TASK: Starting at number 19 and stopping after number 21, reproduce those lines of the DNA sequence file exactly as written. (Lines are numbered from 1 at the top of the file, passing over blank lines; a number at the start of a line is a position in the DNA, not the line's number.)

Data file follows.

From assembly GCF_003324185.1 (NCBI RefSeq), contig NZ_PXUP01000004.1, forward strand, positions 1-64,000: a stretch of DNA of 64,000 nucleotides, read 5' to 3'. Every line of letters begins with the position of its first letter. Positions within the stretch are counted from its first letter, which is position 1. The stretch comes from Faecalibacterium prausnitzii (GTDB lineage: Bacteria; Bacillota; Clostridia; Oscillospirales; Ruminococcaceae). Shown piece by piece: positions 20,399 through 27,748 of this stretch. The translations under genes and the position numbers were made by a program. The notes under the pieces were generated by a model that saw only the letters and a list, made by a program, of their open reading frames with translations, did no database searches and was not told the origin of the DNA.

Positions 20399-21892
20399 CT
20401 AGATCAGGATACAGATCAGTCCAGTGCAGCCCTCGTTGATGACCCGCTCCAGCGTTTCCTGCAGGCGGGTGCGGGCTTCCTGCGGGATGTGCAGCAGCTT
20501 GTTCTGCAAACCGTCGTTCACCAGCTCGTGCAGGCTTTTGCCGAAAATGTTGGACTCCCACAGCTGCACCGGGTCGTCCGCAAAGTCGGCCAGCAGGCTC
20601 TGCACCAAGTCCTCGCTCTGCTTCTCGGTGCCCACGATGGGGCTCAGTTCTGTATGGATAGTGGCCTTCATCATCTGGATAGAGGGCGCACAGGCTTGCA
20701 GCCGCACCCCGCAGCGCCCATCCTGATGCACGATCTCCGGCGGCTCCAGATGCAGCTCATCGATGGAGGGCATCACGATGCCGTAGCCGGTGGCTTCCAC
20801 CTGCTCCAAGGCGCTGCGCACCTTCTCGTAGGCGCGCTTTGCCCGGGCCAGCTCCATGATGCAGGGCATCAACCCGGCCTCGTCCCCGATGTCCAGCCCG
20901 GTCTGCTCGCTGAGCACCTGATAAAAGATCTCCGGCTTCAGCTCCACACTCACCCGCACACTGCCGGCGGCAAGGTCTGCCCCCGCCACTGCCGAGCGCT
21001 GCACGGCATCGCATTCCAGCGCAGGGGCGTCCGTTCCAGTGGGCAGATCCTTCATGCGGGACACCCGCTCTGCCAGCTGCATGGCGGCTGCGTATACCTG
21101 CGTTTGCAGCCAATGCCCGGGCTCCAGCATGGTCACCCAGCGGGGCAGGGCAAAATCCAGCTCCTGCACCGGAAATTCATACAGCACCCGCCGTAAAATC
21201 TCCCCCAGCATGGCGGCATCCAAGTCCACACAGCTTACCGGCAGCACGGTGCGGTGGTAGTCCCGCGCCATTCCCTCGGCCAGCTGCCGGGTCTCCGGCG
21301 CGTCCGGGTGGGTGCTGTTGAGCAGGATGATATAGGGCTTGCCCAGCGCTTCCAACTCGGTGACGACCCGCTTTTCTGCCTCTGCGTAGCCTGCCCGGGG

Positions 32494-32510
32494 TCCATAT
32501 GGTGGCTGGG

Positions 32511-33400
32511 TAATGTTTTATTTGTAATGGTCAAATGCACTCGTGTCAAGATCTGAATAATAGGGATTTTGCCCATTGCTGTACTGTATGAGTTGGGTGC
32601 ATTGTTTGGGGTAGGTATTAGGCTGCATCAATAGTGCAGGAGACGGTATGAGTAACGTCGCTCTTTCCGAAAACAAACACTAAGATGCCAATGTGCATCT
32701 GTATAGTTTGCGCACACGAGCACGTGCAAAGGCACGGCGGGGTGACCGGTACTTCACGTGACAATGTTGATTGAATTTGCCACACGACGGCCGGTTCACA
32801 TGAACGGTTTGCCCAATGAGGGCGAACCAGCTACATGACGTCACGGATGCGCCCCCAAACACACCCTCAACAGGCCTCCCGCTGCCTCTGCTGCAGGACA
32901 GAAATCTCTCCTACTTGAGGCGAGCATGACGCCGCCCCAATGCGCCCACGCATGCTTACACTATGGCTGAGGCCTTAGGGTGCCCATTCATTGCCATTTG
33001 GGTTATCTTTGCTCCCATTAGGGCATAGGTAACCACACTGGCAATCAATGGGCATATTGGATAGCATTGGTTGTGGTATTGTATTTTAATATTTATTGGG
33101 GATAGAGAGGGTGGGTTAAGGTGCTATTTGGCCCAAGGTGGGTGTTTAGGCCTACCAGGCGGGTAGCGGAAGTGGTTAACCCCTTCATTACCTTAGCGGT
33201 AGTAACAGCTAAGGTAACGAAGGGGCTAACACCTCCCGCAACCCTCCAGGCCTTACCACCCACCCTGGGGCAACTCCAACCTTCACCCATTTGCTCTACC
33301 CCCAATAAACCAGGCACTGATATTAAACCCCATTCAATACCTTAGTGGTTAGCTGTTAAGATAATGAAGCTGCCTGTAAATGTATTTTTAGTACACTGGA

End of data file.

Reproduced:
32601 ATTGTTTGGGGTAGGTATTAGGCTGCATCAATAGTGCAGGAGACGGTATGAGTAACGTCGCTCTTTCCGAAAACAAACACTAAGATGCCAATGTGCATCT
32701 GTATAGTTTGCGCACACGAGCACGTGCAAAGGCACGGCGGGGTGACCGGTACTTCACGTGACAATGTTGATTGAATTTGCCACACGACGGCCGGTTCACA
32801 TGAACGGTTTGCCCAATGAGGGCGAACCAGCTACATGACGTCACGGATGCGCCCCCAAACACACCCTCAACAGGCCTCCCGCTGCCTCTGCTGCAGGACA